As of Tuesday, there will be limited legal protections for people who witness or experience a drug overdose in the District of Columbia and summon medical assistance. That's because the District's Good Samaritan Overdose Prevention Amendment Act goes into effect then.
"Criminalization should not be a barrier to calling 911," said Grant Smith, policy manager with the Drug Policy Alliance. "This new law will help encourage District residents who witness an overdose to pick up the phone and help save a life."
Under the new law:
- Law enforcement officers who observe small amounts of illegal drugs or paraphernalia at the scene of an overdose should not consider these drug law violations to be crimes for the individual experiencing the overdose and the witness who sought emergency medical services.
- A minor is provided limited protection from criminal charges for underage possession of alcohol if they experience an overdose or seek emergency medical services for a peer.
- An adult who is 25 years of age or younger is given limited protection from criminal charges for providing alcohol or other drugs to a minor who is 16 years of age or older if they seek emergency medical services for the minor in need.
- The possession of naloxone – a medication that rapidly reverses opiate overdoses – and its use by lay persons on individuals experiencing an opiate overdose is decriminalized.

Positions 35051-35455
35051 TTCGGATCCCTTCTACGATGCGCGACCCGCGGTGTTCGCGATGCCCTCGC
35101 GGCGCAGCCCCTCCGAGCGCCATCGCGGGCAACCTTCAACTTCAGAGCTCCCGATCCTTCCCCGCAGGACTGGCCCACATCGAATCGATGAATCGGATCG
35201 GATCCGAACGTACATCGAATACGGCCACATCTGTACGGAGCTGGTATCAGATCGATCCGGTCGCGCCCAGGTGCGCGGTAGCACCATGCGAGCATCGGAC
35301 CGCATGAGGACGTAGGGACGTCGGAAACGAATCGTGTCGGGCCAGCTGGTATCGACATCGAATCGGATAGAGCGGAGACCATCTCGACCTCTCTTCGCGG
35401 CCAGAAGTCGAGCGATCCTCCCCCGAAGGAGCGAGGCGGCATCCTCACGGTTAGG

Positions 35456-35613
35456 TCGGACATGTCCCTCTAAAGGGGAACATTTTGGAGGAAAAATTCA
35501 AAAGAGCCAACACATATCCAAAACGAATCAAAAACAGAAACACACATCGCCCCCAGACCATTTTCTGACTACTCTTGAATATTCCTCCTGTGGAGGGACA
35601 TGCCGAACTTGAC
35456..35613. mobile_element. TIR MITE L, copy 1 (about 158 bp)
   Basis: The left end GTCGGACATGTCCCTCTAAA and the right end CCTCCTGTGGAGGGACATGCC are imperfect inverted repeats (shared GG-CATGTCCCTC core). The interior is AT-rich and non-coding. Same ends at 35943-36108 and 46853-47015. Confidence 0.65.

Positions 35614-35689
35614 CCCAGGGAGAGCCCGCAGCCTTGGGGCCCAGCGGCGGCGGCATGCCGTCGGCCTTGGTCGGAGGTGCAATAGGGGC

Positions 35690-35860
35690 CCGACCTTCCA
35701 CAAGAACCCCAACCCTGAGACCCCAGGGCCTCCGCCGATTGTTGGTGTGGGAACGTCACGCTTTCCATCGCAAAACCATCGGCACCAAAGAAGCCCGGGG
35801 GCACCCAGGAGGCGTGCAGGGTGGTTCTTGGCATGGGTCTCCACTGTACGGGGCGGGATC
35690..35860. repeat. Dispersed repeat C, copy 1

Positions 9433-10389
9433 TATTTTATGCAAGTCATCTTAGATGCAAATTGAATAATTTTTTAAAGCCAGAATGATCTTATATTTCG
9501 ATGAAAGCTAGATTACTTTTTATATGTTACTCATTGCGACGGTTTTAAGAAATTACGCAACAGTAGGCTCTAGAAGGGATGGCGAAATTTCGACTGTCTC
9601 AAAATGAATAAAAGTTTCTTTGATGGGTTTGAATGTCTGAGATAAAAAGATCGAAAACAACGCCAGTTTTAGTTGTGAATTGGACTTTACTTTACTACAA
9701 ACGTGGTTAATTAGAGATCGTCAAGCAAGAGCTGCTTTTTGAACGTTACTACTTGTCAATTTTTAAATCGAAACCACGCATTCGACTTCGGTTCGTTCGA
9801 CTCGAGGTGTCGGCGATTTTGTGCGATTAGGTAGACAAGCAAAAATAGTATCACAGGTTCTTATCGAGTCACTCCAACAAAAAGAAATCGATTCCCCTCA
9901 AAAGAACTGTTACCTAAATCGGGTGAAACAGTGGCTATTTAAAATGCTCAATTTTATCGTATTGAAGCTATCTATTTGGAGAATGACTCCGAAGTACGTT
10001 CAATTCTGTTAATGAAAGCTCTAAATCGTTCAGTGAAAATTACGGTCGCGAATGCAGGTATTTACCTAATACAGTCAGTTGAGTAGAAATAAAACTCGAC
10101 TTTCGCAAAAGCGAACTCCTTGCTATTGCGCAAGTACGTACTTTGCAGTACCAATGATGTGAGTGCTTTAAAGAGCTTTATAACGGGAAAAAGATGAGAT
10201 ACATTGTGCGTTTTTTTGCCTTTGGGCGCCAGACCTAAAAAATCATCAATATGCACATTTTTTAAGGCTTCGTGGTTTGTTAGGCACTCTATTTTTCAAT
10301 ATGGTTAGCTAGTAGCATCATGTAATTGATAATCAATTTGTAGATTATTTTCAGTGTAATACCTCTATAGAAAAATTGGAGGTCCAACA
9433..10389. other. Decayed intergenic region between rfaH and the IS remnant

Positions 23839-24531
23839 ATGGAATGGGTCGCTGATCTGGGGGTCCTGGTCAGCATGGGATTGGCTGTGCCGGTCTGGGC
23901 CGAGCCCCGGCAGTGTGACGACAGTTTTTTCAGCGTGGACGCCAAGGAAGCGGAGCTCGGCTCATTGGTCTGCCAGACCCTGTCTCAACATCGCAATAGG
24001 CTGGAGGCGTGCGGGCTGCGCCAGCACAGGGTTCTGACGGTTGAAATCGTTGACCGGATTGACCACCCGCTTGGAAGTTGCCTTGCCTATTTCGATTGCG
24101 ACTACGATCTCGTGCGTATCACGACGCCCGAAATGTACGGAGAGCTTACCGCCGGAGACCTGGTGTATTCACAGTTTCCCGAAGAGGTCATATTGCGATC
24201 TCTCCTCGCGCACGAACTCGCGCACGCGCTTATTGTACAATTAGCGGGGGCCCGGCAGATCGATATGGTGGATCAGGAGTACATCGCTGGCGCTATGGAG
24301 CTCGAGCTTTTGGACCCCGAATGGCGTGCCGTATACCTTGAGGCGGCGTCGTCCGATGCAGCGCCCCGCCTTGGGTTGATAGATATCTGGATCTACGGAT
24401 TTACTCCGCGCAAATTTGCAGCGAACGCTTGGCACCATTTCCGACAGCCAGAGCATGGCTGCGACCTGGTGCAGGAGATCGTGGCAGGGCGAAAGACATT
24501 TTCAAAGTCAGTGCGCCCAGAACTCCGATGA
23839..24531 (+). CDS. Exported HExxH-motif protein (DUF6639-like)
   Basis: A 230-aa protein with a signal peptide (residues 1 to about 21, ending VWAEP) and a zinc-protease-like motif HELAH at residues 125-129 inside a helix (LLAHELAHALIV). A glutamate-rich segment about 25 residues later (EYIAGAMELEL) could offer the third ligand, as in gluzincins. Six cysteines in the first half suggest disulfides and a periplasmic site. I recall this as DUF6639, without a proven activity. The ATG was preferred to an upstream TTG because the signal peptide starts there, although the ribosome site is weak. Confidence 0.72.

Ten states (California, Connecticut, Colorado, Florida, Illinois, Massachusetts, New Mexico, New York, Rhode Island and Washington State) have already enacted Good Samaritan laws for preventing fatal drug overdoses. Good Samaritan legislation is currently pending in New Hampshire, North Carolina, Missouri and other states. A coalition comprised of the Drug Policy Alliance, Students for Sensible Drug Policy, American Civil Liberties Union of the Nation's Capital, Bread for the City, HIPS, students from the George Washington University School of Public Health and Health Services and GW Law Students for Sensible Drug Policy, parents and advocates supported passage of the Good Samaritan law.
"Implementation of this new law by public health and law enforcement officials is critical to improving public willingness to immediately seek medical assistance for overdoses involving illegal drug and alcohol use," said Smith.
Spurred by the rapid rise in opioid pain medication prescribing and the diversion of pain pills, drug overdose rates nationwide have increased five-fold since 1990 and more than doubled between 2000 and 2010. Heroin and other opiates are the second leading cause of overdose deaths in the District in recent years, following cocaine.